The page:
Rather than speaking of the protection and promotion of national cultures, policy makers should make clear which expressions of culture they want to protect and promote, irrespective of the question whether such expressions are national or not. However, this is rarely the case as and national policy makers generally refer to the protection and promotion of national cultures. Measures adopted by countries to protect or promote domestic expressions of ‘high culture’ and ‘ethnic culture’ are seldom the focus of international controversy. Rather, the debate within the WTO and other forums has focused on ‘popular culture’.

Finally, with regard to cultural products, some terminological confusion exists as to the meaning of the term ‘cultural products’. On the one hand, this term can be used as an equivalent of ‘cultural goods’. On the other hand, the term ‘cultural product’ is often used as an umbrella term for both cultural goods and services. For the purposes of the current analysis, it is important to distinguish between cultural goods and cultural services. The WTO rules applicable to measures for the protection or promotion of cultural products differ depending on whether these products are goods or services. Under WTO law as it currently stands, measures relating to cultural goods are subject to stricter disciplines than measures relating to cultural services.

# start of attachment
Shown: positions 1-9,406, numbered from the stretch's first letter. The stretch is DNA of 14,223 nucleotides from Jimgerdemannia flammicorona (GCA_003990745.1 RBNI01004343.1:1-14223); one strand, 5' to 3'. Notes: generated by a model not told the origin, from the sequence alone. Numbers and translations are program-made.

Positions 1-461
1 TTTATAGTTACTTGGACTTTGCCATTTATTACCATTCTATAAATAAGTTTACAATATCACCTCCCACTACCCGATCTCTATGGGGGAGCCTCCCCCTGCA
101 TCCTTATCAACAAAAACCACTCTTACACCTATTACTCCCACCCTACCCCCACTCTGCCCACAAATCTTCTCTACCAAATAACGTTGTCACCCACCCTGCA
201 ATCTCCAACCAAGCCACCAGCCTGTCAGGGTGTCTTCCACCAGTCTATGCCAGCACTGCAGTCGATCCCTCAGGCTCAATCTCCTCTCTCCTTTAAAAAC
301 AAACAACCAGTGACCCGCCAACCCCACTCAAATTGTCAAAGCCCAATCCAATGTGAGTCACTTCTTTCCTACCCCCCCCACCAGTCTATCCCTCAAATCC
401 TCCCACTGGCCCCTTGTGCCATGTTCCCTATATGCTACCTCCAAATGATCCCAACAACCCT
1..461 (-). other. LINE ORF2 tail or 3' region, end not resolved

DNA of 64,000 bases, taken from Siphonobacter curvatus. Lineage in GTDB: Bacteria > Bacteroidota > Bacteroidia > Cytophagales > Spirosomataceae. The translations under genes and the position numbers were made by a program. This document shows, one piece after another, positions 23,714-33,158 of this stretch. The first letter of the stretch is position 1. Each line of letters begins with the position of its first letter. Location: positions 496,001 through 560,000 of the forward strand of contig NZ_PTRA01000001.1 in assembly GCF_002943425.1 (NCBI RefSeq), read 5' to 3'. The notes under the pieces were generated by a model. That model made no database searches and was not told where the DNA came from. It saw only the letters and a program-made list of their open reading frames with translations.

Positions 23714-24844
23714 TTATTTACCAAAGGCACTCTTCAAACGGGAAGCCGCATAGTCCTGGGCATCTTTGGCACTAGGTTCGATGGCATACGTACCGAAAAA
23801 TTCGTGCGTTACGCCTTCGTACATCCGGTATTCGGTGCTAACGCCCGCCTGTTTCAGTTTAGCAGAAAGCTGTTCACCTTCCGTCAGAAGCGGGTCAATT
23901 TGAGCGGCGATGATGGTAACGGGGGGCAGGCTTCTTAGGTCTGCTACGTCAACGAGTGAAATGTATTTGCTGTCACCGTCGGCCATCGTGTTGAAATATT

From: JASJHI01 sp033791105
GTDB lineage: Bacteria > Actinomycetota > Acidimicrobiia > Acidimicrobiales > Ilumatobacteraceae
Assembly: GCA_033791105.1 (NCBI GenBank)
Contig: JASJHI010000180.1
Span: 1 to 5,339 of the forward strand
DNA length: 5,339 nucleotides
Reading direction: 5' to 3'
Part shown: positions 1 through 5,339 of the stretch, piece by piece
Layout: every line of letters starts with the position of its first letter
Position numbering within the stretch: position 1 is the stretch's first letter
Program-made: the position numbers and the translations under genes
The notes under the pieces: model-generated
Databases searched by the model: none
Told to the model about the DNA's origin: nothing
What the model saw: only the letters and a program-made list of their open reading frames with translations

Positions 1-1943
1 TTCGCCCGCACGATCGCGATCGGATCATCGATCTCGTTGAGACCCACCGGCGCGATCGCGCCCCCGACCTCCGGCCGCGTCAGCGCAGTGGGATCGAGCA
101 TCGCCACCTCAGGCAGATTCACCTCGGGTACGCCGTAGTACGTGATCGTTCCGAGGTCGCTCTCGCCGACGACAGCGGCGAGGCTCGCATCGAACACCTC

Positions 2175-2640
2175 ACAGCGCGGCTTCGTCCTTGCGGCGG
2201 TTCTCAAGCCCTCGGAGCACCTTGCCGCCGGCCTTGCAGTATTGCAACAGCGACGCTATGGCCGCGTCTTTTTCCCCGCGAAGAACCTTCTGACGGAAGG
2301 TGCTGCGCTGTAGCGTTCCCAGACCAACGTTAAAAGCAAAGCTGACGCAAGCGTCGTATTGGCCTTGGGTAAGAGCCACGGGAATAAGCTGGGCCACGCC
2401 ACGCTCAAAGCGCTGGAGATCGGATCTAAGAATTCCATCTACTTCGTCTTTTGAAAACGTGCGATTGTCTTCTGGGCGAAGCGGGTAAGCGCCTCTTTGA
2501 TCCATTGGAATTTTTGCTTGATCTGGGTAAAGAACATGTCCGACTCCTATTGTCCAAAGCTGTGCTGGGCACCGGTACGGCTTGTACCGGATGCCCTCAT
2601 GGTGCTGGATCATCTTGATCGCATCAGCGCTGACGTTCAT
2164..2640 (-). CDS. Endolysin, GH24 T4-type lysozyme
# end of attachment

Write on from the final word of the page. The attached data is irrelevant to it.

The World Trade Organization is the youngest of all the major international inter- governmental organizations and yet it is arguably one of the most influential in this time of economic globalization. The origins of the WTO lay in the General Agreement on Tariffs and Trade of 1947 (the ‘GATT’), which for almost fifty years functioned as the de facto international organization for trade. While the GATT was successful with respect to the reduction of tariffs, effectively addressing the intricate problems of international trade in goods and services in the era of economic globalization required a more ‘sophisticated’ institutional framework.

The law of the WTO is complex and quite specialised in nature. It deals with a broad spectrum of issues, ranging from customs duties and import quotas to food safety regulations, intellectual property rights and national security measures.

However, four groups of basic substantive rules and principles can be distinguished:

  • the principles of non-discrimination, including the most-favoured national treatment obligation and the national treatment obligation;